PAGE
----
Then they wonder why they
cannot commit to memory! The Viennese master suggests that a short
passage of two or four measures be learned with each hand alone, then
tried on the piano. If not yet quite fixed in consciousness the effort
should be repeated, after which it may be possible to go through the
passage without an error. The work then proceeds in the same manner
throughout the composition.
ONE YEAR'S MEMORIZING
A player who gives five or six hours daily to study, and who has learned
how to memorize, should be able to commit one page of music each day.
This course, systematically pursued, would result in the thorough
assimilation of at least fifty compositions in one year. This is really
a conservative estimate, though at first glance it may seem rather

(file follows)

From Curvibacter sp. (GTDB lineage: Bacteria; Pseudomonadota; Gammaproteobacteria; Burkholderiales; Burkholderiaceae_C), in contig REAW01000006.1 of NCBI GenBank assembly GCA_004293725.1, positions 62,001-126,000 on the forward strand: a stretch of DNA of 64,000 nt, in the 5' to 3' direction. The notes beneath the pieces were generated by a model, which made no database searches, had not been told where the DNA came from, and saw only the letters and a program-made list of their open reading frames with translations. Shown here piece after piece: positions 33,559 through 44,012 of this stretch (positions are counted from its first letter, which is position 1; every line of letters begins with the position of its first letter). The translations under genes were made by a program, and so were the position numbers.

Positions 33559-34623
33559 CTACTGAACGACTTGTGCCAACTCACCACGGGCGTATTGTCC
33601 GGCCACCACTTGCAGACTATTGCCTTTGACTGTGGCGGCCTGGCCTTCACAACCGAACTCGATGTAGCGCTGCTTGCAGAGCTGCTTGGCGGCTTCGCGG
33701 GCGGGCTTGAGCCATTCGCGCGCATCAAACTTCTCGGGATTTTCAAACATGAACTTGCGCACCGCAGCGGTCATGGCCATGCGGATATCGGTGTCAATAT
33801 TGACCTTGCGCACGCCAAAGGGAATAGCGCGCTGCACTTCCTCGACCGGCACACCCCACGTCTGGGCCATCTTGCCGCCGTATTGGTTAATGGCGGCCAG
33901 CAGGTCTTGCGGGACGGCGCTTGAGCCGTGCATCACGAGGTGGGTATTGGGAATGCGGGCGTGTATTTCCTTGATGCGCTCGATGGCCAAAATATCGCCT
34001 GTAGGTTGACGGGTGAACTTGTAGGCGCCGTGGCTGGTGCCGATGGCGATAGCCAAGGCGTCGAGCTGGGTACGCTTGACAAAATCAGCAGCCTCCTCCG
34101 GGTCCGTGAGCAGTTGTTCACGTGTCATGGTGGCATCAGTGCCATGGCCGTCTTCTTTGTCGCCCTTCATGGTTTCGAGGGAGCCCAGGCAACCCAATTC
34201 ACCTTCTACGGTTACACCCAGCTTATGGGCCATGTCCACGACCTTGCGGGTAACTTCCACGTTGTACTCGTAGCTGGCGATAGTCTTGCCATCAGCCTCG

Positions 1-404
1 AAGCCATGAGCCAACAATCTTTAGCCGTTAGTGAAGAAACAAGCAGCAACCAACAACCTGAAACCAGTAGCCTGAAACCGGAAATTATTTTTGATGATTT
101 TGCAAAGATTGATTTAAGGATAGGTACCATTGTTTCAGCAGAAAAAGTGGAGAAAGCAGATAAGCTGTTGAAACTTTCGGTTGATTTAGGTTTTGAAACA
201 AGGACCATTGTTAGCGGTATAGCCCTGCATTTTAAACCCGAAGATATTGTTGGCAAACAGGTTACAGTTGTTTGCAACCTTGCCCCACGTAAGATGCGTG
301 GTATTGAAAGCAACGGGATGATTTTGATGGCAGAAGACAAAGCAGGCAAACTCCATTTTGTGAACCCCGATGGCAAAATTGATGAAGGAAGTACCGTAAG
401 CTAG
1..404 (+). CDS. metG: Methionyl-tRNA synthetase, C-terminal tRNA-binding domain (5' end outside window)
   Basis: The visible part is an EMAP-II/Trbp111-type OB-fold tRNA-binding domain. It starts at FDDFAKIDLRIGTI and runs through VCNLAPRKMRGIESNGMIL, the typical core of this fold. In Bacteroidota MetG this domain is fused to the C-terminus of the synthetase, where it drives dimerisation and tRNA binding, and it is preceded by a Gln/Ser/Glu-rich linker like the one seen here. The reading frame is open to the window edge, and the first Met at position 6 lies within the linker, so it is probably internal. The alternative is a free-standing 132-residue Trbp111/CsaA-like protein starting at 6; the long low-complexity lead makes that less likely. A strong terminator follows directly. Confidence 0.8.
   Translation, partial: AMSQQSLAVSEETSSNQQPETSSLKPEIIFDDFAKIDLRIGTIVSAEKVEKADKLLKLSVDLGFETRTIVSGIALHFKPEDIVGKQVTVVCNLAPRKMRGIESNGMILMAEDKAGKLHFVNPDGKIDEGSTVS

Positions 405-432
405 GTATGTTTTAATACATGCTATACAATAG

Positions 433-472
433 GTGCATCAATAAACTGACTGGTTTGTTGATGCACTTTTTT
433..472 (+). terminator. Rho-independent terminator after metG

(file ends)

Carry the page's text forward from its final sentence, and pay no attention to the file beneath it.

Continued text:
large. If we cut the figure in half, out of consideration for the
accumulative difficulties of the music, there will still remain
twenty-five pieces, enough for two programs and a very respectable
showing for a year's study.
It may be that Leschetizky's principle of memorizing will not appeal to
every one. The player may find another path to the goal, one more
suited to his peculiar temperament. Or, if he has not yet discovered the
right path, let him try different ways till he hits upon one which will
do the work in the shortest and most thorough manner.